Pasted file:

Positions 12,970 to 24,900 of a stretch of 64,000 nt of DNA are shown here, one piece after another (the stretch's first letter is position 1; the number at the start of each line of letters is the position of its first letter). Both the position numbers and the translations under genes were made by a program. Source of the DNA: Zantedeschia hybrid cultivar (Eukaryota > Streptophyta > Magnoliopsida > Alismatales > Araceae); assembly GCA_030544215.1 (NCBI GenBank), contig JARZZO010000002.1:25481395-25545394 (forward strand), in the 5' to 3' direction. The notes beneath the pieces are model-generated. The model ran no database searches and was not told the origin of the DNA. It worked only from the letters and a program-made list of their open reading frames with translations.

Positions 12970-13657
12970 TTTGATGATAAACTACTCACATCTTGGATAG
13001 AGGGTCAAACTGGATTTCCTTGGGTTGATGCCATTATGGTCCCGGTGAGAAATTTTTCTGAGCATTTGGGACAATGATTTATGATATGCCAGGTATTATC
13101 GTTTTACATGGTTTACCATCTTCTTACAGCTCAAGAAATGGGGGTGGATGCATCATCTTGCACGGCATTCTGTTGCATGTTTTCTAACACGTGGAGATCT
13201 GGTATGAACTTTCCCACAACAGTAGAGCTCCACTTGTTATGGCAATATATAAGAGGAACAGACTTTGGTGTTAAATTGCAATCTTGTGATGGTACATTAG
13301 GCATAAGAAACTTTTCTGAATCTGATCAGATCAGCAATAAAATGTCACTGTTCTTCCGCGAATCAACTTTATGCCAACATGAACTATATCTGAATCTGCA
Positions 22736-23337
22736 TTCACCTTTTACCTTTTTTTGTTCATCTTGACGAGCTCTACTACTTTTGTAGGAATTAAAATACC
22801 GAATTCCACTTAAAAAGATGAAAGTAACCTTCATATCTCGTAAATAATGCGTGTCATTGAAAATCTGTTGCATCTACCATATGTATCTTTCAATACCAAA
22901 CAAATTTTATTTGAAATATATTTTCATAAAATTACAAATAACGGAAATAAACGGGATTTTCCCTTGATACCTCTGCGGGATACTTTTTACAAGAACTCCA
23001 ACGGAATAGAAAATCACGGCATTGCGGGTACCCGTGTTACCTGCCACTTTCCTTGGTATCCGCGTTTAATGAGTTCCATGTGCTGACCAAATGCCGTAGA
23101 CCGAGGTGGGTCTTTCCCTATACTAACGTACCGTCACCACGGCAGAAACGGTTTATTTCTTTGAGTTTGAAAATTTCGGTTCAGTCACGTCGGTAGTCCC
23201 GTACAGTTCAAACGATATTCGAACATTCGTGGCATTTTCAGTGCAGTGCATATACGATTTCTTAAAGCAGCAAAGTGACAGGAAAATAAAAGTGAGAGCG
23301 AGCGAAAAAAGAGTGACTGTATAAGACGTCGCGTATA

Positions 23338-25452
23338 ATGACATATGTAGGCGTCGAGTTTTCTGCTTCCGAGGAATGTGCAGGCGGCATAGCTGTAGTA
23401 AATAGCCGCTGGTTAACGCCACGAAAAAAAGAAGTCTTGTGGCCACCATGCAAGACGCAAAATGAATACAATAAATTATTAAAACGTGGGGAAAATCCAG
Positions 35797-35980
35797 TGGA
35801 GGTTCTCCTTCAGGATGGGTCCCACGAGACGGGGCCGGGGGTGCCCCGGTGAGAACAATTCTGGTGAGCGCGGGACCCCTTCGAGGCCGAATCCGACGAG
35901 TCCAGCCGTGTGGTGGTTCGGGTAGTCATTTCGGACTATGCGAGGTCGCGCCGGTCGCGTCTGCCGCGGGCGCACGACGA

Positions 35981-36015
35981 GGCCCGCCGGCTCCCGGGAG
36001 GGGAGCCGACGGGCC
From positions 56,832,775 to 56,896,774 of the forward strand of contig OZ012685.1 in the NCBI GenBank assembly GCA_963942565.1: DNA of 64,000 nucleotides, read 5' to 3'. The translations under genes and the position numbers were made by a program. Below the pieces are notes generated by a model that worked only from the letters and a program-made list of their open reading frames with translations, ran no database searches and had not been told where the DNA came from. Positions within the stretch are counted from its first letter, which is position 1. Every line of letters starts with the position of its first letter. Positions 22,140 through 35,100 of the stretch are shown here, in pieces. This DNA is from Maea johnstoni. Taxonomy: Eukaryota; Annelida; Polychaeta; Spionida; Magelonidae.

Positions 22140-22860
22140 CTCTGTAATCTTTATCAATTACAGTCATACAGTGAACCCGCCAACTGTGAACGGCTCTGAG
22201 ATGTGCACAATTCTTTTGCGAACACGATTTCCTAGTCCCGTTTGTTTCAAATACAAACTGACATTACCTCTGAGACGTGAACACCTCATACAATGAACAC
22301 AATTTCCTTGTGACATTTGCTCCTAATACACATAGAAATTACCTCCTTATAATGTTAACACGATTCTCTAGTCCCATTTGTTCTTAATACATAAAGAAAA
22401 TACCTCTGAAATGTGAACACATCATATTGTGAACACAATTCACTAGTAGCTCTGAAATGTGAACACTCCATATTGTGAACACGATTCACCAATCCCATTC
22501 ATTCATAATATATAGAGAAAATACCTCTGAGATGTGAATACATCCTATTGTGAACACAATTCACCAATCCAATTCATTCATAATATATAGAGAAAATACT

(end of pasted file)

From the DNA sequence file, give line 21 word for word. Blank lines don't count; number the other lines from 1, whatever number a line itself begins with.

35801 GGTTCTCCTTCAGGATGGGTCCCACGAGACGGGGCCGGGGGTGCCCCGGTGAGAACAATTCTGGTGAGCGCGGGACCCCTTCGAGGCCGAATCCGACGAG